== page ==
Using a Cellular/Mobile Phone Network to Send Data with Arduino/Embedded

Today I used an Arduino repro­gram­ma­ble elec­tron­ics board and a GSM/GPRS modem to send data to the Inter­net. This will be use­ful for the sen­sors I intend to build.

You can see a video of it oper­at­ing below. One win­dow shows the out­put from the ser­i­al inter­face as it makes a request to my web serv­er and out­puts the response, and the oth­er win­dow dis­plays the access logs on my web serv­er.

I used a soft­ware UART (par­al­lel and ser­i­al data con­vert­er), as using the Arduino’s built-in ser­i­al inter­face caused con­flicts. Learn­ing to use a soft­ware UART is going to be very use­ful for the next step in the project.

I did con­sid­er mak­ing a Cat Facts for Arduino, but I resist­ed the dis­trac­tion.

I didn’t have any issues with pow­er spikes caus­ing a reset (the GSM board uses a lot of pow­er) as this is a ver­sion 2 board with soft start cir­cuit­ry:

Soft Start Circuitry
Soft Start Cir­cuit­ry (Source)

I also used AT codes to send SMS text mes­sages. A full list of AT codes are avail­able here, and I used these:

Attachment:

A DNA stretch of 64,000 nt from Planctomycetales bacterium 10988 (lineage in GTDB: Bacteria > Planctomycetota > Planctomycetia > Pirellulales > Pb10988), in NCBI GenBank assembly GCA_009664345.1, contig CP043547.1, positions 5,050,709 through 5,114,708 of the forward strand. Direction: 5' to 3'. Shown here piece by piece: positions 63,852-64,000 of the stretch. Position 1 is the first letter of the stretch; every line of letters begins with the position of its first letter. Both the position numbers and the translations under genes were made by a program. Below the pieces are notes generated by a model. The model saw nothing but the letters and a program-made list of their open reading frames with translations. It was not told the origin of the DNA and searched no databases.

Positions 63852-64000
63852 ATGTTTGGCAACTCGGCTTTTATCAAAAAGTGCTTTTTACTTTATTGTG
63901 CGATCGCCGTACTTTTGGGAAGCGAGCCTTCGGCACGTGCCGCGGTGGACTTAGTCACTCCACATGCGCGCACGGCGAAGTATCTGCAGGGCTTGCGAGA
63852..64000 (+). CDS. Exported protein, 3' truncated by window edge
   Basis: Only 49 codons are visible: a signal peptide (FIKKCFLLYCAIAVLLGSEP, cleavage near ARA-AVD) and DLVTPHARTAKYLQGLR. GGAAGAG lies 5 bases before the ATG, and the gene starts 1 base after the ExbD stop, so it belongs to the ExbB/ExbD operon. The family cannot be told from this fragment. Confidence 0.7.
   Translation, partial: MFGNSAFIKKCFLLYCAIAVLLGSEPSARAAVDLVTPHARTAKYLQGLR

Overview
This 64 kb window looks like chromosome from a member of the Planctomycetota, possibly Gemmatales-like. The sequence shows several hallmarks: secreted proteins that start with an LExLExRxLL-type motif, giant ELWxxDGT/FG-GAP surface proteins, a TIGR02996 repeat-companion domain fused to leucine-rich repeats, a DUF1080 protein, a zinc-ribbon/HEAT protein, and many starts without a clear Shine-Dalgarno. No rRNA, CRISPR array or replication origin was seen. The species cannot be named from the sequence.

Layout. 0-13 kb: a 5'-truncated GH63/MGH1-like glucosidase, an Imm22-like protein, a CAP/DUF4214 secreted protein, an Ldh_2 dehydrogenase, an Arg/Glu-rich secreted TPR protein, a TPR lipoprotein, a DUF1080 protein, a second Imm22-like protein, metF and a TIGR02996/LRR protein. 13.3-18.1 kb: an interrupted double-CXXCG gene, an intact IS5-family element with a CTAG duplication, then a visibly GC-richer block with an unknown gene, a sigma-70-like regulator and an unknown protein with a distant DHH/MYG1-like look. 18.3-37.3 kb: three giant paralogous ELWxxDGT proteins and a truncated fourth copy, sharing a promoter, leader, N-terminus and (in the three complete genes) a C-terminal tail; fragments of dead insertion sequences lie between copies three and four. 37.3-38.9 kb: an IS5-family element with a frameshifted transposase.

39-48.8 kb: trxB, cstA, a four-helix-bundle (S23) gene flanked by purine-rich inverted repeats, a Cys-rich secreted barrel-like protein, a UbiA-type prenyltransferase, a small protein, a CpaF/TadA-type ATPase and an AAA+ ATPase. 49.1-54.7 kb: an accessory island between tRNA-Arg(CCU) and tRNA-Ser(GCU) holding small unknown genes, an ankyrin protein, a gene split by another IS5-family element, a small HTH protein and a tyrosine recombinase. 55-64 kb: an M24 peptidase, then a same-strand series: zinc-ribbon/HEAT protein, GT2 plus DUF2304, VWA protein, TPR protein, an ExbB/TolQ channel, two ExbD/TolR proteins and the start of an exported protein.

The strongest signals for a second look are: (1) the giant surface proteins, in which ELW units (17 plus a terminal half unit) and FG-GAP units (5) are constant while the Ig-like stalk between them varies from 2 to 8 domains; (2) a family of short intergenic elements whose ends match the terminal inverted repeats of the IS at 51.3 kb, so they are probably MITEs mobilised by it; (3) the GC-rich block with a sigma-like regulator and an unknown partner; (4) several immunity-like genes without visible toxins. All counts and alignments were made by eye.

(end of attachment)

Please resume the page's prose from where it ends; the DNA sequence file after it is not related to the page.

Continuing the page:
Send a text

Set to human read­able text mode:
AT+CMGF=1

Set phone num­ber:
AT+CMGS=“447944581307”

Enter the mes­sage

Send hex 1A to escape mes­sage.

List texts

AT+CMGL

Read a text

AT+CMGR=<index> (index­es start at 1)

Delete a text

AT+CMGD=<index>

 

The only stum­bling point I had was when the GSM modem was set to a dif­fer­ent baud rate than my soft­ware ser­i­al inter­face. To change this, I sent the AT com­mand AT+IPR=9600 to recon­fig­ure the modem.

I learnt that AT com­mands are also used to send and receive via TCP/UDP. This made it much more straight­for­ward than some kind of low lev­el sys­tem I had imag­ined. All that is required from the Arduino is to send AT com­mands (e.g. AT+CIPSEND=) and lis­ten for incom­ing respons­es.

Explanation for non-techies:

I made an elec­tron­ic cir­cuit that can send infor­ma­tion to the Inter­net. This will be use­ful for mak­ing a sen­sor e.g. a tem­per­a­ture sen­sor for an office that is acces­si­ble on any computer/smartphone.